Seventy-Four Ponies Seem Plenty

This week, I visited Skyjack, where I learned that the company will be introducing an 80-something foot articulating boom lift, a 5,000-lb. telehandler, and a 12,000-lb. telehandler in the next few months. Although details about the new machines were not yet available, the news that they are coming is exciting.

While I was at Skyjack, I had the opportunity to operate one of the 74-hp TH telehandlers that the company introduced earlier this year. Although I  ran the 10,000-lb.-capacity, 56-ft. SJ1056 TH for less than half an hour on a paved lot, I felt that its 74 ponies delivered plenty of oomph. In third gear with the pedal to the metal, it zipped along as fast as you’d want to go on a construction site, especially one that is unimproved. 

That’s great news, since 1 to 2 mph of top-end speed is the only tradeoff for the fistful of benefits that the 74-hp engine delivers. 

The biggest of those benefits is that you avoid the exhaust-treatment complexities that come with a diesel engine of 75 hp or more. When you can stick to an engine of 74 hp or less, you don’t have to deal with a diesel particulate filter (DPF), a selective catalytic reduction system (SCR), downtime for regeneration, or making sure your tank of diesel exhaust fluid (DEF) stays filled and unfrozen.

I found the SJ1056 TH controls smooth, easy to become familiar with, and easy to use. Boom raising, extension, and retraction all seemed at least as quick as other machines I’ve had the opportunity to run, so the 74-hp engine worked as well as a higher-powered diesel on that score. 
After I’d run the machine, Skyjack’s senior project manager Barry Greenaway told me that a customer had challenged Skyjack to pit the 74-hp SJ1056 TH against a 9,000-lb. telehandler with an engine in the 100-hp range. The competition consisted of timed tests for boom extension and retraction, travel, and picking and placing loads.
Greenaway reported that although the results were close, the 74-hp 10,000-lb. Skyjack telehandler finished slightly ahead of the 100-hp 9,000-lb. unit overall.

My visit to Ontario included a stop at a construction site where a contractor was using a 74-hp SJ1056 TH on a fast-track project to build a big-box store. The job was nearly complete when I came on site, but the supervisor said the Skyjack had been the first telehandler on the job and would be the last of four to leave. He had used the machine to upright and set columns, place wall panels, set roof beams, and handle all kinds of material. The supervisor said the rig was just as fast as a higher-horsepower telehandler and the smoothest one on the job, to boot.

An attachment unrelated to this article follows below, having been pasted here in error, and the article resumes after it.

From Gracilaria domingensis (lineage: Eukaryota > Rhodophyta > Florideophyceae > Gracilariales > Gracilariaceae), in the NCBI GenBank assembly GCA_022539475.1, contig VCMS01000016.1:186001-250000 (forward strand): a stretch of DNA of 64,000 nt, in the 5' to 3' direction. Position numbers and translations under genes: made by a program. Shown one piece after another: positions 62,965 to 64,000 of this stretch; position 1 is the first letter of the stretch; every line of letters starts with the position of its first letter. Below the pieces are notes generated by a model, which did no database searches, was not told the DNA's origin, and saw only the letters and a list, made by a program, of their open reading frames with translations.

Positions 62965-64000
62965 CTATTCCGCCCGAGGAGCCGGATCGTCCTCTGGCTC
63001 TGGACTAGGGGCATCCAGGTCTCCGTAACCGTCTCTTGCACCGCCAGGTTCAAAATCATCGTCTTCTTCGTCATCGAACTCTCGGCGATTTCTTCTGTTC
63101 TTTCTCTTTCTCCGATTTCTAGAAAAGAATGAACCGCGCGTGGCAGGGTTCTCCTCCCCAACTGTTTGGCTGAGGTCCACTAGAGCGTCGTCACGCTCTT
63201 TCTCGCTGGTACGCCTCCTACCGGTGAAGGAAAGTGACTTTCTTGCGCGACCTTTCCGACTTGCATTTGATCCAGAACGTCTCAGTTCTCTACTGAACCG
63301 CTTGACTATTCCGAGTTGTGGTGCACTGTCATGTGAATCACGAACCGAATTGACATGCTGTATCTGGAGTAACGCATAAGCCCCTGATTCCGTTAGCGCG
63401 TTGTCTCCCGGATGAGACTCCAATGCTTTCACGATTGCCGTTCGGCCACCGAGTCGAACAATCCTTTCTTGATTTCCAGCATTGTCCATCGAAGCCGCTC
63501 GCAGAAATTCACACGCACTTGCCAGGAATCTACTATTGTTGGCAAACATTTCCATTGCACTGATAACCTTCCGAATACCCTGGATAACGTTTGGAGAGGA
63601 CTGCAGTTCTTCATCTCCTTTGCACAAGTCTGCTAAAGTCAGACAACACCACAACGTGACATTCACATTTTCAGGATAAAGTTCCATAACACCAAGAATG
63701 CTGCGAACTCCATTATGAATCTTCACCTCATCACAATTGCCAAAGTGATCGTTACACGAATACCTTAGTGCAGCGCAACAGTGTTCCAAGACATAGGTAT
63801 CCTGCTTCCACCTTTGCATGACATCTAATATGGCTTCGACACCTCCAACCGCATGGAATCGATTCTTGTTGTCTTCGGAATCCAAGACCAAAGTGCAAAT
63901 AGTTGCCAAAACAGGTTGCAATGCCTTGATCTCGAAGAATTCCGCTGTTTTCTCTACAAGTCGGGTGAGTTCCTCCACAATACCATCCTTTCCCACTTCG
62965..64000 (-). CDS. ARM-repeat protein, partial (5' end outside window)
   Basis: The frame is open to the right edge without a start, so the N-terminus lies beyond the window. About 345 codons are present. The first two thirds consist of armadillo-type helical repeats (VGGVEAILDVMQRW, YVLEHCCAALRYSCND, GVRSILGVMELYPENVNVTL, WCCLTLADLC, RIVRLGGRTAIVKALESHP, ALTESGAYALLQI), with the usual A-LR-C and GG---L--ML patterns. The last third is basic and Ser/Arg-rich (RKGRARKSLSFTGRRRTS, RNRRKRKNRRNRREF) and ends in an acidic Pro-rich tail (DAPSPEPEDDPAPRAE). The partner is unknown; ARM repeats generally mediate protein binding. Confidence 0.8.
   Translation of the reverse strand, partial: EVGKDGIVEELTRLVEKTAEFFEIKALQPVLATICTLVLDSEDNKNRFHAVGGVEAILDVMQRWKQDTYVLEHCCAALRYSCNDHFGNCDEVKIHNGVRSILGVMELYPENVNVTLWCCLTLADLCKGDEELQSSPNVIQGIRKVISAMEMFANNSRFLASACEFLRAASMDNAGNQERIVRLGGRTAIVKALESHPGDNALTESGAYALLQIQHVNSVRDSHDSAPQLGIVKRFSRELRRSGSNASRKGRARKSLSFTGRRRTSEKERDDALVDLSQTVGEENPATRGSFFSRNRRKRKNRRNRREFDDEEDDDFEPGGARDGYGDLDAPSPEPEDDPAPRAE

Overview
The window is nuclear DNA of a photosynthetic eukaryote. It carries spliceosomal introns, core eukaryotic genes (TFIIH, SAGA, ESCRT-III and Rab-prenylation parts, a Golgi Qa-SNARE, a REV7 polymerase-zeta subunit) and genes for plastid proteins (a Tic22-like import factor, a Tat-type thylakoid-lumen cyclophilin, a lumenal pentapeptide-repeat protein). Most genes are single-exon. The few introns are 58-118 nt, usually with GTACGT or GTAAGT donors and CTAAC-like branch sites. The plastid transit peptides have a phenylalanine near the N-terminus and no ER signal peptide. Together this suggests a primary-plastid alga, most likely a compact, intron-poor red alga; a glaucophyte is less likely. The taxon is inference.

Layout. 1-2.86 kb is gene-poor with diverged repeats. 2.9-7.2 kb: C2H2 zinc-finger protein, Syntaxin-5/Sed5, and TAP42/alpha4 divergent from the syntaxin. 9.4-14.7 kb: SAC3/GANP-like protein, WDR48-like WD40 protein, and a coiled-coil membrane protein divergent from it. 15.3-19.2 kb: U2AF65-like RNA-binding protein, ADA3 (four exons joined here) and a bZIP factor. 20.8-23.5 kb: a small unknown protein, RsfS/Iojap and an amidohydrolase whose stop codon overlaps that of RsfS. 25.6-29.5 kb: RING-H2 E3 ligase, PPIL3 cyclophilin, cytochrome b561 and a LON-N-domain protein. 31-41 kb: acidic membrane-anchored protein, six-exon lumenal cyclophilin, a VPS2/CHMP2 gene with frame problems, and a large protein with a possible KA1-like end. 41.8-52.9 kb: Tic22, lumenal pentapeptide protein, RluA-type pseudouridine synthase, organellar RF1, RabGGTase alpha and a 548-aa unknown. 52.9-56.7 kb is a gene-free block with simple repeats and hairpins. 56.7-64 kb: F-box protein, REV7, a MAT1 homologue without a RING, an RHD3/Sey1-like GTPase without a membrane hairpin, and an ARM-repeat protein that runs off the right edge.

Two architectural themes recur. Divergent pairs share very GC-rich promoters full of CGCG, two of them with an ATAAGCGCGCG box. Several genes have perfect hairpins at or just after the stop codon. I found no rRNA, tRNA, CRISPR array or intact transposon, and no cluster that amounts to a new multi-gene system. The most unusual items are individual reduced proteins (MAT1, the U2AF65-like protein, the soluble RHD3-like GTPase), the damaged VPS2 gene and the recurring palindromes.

Skyjack was the first telehandler manufacturer to offer a 74-hp engine alternative, but other manufacturers, such as Genie and SkyTrak, now also offer telehandlers in the 8,000 – 10,000-lb. range with a diesel of that power output.

That kind of product advancement keeps the industry moving forward and offers users tools that help them do their jobs more efficiently. 

In this year’s Lift and Access Equipment Guide, you’ll notice several new or updated models of telehandler, as well as new scissor lifts, boom lifts, and compact lifts, too. The guide’s format is designed to give readers an instant overview of the offerings in major types of lifting and access equipment used in construction and material handling. We hope it makes your machinery comparisons quicker and easier.

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About the Author: 

Mike Larson

Mike Larson has been writing about heavy equipment and construction for more than 25 years. He joined Heartland Communications Group in 2011 as editor of Lift and Access. During his career, he has edited Western Builder and Midwest Construction, and has been a regular contributor to Engineering News-Record and Constructor magazines. Larson also worked in and managed marketing communications for Manitowoc Cranes. He holds a bachelor’s degree in journalism from the University of Wisconsin–Madison.